Kelm MA, Nair MG, Strasburg GM, DeWitt DL. Antioxidant and cyclooxygenase inhibitory phenolic compounds from Ocimum sanctum Linn. Phytomedicine 2000 Mar;7(1):7-13. 2000. PMID:12240.
Malencic D, Gasic O, Popovic M, Boza P. Screening for antioxidant properties of Salvia reflexa hornem. Phytother Res 2000 Nov;14(7):546-8. 2000. PMID:12230.
Tildesley NT, Kennedy DO, Perry EK, Ballard CG, Savelev S, Wesnes KA, Scholey AB. Salvia lavandulaefolia (Spanish Sage) enhances memory in healthy young volunteers. Pharmacol Biochem Behav. 2003 Jun;75(3):669-74. 2003.
Wood, Rebecca. The Whole Foods Encyclopedia. New York, NY: Prentice-Hall Press; 1988. 1988. PMID:15220.
1. Nikavar B, Abolhasani L, Izadpanah H. Alpha-amylase inhibitory activities of six salvia species. Iran J Pharm Res. 2008;7:297–303.
2. Itani WS, El-Banna SH, Hassan SB, Larsson RL, Bazarbachi A, Gali-Mutasib HU. Anti colon cancer components from Lebanese sage (Salvia Libanotica) essential oil. Cancer Biol Ther. 2008;7:1765–73. [PubMed]
3. Ayatollahi A, Shojaii A, Kobarfard F, Mohammadzadeh M, Choudhary M. Two flavones from Salvia leriaefolia. Iran J Pharm Res. 2009;8:179–84.
4. Smidling D, Mitic-Culafic D, Vukovic-Gacic B, Simic D, Knezevic-Vukcevic J. Evaluation of antiviral activity of fractionated extracts of Sage Salvia officinalis L (Lamiaceae) Arch Biol Sci Belgrade. 2008;60:421–9.
5. Rami K, Li Z. Antimicrobial activity of essential oil of Salvia officinalis L. collected in Syria. Afr J Biotech. 2011;10:8397–402.
6. Walch S, Tinzoh L, Zimmerman B, Stuhlinger W, Lachenmeier D. Antioxidant capacity and polyphenolic composition as quality indicators for aqueous infusions of Salvia officinalis L. Front Pharmacol. 2011;2:29. [PMC free article] [PubMed]
7. Khan A, Najeeb-ur- Rahman, Alkharfy K, Gilani A. Antidiarrheal andantispasmodic activities of Salvia officinalis are mediated through activation of K + channels. J Bangladesh Pharmacol Soc. 2011;6:111–6.
8. Loizzo MR, Tundis R, Menichini F, Saab AM, Statti GA, Menichini F. Cytotoxic activity of essential oils from Labiatae and Lauraceae families against in vitro human tumor models. Anticancer Res. 2007;27:3293–9. [PubMed]
9. Radulescu V, Chiliment S, Oprea E. Capillary gas chromatography-mass spectrometry of volatile and semi-volatile compounds of Salvia officinalis. J Chromatogr. 2004;1027:121–6. [PubMed]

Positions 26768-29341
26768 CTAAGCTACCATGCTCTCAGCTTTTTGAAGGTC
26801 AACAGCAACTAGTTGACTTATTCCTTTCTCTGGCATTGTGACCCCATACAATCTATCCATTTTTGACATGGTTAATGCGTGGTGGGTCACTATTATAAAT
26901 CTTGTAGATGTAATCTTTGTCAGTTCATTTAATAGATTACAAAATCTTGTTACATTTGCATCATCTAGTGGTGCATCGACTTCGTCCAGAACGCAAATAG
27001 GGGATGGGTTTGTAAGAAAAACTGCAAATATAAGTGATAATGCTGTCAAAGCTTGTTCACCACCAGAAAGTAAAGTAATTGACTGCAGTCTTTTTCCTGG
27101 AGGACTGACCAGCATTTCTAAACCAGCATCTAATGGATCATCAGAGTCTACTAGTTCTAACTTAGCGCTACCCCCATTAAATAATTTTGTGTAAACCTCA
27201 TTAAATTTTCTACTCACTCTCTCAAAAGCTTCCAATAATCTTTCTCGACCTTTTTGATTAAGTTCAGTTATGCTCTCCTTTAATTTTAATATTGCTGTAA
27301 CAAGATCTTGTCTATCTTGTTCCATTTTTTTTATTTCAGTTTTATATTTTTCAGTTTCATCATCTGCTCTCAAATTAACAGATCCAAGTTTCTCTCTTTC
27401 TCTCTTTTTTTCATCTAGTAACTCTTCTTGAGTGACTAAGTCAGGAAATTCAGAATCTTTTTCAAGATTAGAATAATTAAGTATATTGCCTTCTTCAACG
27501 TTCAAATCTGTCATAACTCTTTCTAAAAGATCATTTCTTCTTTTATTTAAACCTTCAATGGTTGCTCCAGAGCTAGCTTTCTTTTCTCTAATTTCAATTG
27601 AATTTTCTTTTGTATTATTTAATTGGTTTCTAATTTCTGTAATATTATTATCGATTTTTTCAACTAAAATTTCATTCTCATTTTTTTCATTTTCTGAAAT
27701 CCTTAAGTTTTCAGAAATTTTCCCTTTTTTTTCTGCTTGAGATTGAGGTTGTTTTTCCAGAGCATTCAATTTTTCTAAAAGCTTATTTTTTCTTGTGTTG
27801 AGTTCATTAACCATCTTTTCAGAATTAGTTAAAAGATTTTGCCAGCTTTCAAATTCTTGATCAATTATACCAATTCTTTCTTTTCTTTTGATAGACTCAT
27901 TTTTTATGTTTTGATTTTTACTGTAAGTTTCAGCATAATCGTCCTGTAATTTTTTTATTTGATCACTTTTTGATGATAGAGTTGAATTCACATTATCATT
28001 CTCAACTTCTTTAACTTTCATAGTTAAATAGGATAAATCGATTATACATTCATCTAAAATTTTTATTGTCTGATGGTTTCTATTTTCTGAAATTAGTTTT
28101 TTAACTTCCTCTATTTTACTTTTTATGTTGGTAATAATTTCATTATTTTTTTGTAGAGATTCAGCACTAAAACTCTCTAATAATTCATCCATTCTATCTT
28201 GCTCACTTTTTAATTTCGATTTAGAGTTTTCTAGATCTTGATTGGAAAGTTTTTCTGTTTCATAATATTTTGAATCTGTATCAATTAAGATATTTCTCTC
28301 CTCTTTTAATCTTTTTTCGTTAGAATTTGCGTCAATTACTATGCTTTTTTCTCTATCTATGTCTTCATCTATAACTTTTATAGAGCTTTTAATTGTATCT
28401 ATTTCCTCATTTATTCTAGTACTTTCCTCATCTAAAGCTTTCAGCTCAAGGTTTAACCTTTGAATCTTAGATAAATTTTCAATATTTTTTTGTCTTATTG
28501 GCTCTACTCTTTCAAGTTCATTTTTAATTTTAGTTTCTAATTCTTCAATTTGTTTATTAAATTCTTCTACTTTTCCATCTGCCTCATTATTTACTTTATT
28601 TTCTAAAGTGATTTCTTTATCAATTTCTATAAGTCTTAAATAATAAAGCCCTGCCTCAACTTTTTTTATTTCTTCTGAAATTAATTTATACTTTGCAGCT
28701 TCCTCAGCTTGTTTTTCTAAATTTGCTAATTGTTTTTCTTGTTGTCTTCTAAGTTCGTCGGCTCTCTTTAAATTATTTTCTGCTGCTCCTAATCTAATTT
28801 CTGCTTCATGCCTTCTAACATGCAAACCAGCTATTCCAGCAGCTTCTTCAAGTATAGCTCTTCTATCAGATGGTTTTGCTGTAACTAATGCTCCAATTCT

10. Hadri A, Gomez Del Rio M, Sanz J, Coloma A, Idaomar M, Ozanas B, et al. Cytotoxic activity of α-humulene and transcaryo-phyllene from Salvia officinalis in animal and human tumor cells. An R Acad Nac Farm. 2010;76:343–56.
11. Hussain A, Anwar F, Iqbal T, Bhatti I. Antioxidant attributes of four Lamiaceae essential oils. Pak J Bot. 2011;43:1315–21.
12. Croteau R, Felton M, Karp F, Kjonaas R. Relationship of camphor biosynthesis to leaf development in sage (Salvia officinalis) Plant Physiol. 1981;67:820–4. [PMC free article] [PubMed]
13. Avato P, Fortunato I, Ruta C, D’ Elia R. Glandular hairs and essential oils in micro propagated plants of Salvia officinalis L. Plant Sci. 2005;169:29–36.
14. Baranauskiene R, Dambrauskiene E, Venskutonis P. Influence of harvesting time on the yield and chemical composition of sage (Salvia officinalis L.) Foodbalt. 2011:105–9.
15. Kamatou P, Viljoen A, Steenkamp P. Antioxidant, anti-inflammatory activities and HPLC analysis of South African Salvia species. Food Chem. 2010;119:684–8.
16. Yurtseven S, Cetin M, Sengiil T, Sogut B. Effect of sage extract (Salvia officinalis) on growth performance, blood parameters, oxidative stress and DNA damage in partridges. S Afr J Anim Sci. 2008;38:145–52.
17. Baricevic D, Sosa S, Loggia R, Tubaro A, Simonovska B, Krasna A, et al. Topical anti-inflammatory activity of Salvia officinalis L. leaves: The relevance of ursolic acid. J Ethnopharmacol. 2001;75:125–32. [PubMed]
18. Yadav S, Mukundan U. In vitro antioxidant properties of Salvia coccinea Buc’hoz ex etl. and Salvia officinalis L. Indian J Fundam Appl Life Sci. 2011;1:232–8.
19. Nickavar B, Kamelinejad M, Izadpanah H. In vitro free radical scavenging activity of five Salvia species. Pak J Pharm Sci. 2007;20:291–4. [PubMed]
20. Aleksovski A, Sovova H. Supercritical Co2 extraction of Salvia officinalis L. J Supercrit Fluids. 2007;40:239–45.
21. Sa C, Ramos A, Azevedo M, Lima C, Fernandes-Ferreira M, Pereira-Wilson C. Sage tea drinking improves lipid profile and antioxidant defences in humans. Int J Mol Sci. 2009;10:3937–50. [PMC free article] [PubMed]